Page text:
Hemolytic Anemia

Hemolytic anemia is a blood disorder that occurs when your red blood cells are destroyed faster than they can be replaced.

Red blood cells develop in the bone marrow, which is the sponge-like tissue inside your bones. Your body normally destroys old or faulty red blood cells in the spleen or other parts of your body through a process called hemolysis. Hemolytic anemia occurs when you have a low number of red blood cells due to too much hemolysis in the body.

There are many types of hemolytic anemia, which doctors diagnose based on the underlying cause of your anemia. Certain conditions can cause hemolysis to happen too fast or too often. Conditions that may lead to hemolytic anemia include inherited blood disorders such as sickle cell disease or thalassemia, autoimmune disorders, bone marrow failure, or infections. Some medicines or side effects to blood transfusions may cause hemolytic anemia.

Hemolytic anemia can develop suddenly or slowly, and it can be mild or severe. Signs and symptoms may include fatigue, dizziness, heart palpitations, pale skin, headache, confusion, jaundice, and a spleen or liver that is larger than normal. Severe hemolytic anemia can cause chills, fever, pain in the back and abdomen, or shock. Severe hemolytic anemia that is not treated or controlled can lead to serious complications, such as irregular heart rhythms called arrhythmias; cardiomyopathy, in which the heart grows larger than normal; or heart failure.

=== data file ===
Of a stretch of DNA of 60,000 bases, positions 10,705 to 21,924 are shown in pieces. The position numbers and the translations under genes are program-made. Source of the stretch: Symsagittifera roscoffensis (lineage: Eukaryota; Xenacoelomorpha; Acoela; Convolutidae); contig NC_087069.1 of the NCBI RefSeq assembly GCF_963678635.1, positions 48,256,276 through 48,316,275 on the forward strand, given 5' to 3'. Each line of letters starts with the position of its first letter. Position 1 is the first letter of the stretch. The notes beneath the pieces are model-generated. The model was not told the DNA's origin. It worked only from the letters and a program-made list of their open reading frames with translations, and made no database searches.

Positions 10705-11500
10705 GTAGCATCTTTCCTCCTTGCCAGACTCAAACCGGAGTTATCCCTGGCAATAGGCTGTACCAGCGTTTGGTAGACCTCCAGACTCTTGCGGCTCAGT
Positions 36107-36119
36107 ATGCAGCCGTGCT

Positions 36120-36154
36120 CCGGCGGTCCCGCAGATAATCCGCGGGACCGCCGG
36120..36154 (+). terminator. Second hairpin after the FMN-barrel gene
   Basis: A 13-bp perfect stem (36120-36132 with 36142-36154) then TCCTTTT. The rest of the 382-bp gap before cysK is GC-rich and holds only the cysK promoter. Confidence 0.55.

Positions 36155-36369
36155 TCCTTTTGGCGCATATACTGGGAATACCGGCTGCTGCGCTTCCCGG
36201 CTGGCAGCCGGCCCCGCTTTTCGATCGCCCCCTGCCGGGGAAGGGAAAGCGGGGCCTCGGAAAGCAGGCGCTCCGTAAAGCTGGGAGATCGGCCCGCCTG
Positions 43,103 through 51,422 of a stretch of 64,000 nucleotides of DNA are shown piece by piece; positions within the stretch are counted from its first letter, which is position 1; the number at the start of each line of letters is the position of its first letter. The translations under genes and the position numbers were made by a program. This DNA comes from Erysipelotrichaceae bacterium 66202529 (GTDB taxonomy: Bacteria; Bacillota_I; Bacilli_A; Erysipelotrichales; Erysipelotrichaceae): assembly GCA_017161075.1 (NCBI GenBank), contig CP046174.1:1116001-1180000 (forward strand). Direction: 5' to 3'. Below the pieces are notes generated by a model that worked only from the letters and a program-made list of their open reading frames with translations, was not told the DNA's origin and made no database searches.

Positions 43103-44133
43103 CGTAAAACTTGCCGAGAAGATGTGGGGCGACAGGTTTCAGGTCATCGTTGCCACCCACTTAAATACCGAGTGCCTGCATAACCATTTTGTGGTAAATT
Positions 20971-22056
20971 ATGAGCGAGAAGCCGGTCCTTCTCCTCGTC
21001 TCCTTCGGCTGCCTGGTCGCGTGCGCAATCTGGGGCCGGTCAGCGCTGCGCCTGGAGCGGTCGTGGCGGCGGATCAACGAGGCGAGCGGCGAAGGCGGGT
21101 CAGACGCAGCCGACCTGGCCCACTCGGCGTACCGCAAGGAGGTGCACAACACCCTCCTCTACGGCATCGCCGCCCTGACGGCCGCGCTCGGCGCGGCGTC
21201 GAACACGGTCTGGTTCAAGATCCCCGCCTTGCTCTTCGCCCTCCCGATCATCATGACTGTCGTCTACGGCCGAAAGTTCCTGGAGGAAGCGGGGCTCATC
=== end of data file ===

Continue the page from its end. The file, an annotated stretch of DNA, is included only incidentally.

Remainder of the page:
To diagnose hemolytic anemia, your doctor will do a physical exam and order blood tests. Additional tests may include a urine test, a bone marrow test, or genetic tests. People who are diagnosed with mild hemolytic anemia may not need treatment at all. For others, hemolytic anemia can often be treated or controlled. Treatments may include lifestyle changes, medicines, blood transfusions, blood and bone marrow transplants, or surgery to remove the spleen. If your hemolytic anemia is caused by medicines or another health condition, your doctor may change your treatment to control or stop the hemolytic anemia.

Visit Hemolytic Anemia for more information about this topic.

Participate in NHLBI Clinical Trials

We lead or sponsor many studies on different types of hemolytic anemia. See if you or someone you know is eligible to participate in our clinical trials.

Do you have a critically ill child in the ICU?

This study will compare the use of fresh red blood cells and the standard blood bank cells, which are typically older, for blood transfusions in critically ill children in the intensive care unit (ICU). To participate in this study, your child must be between 3 days and 16 years old and require a blood transfusion in the ICU. This study is located at multiple sites across the United States, Canada, and Europe.

Are you considering a blood stem cell transplant?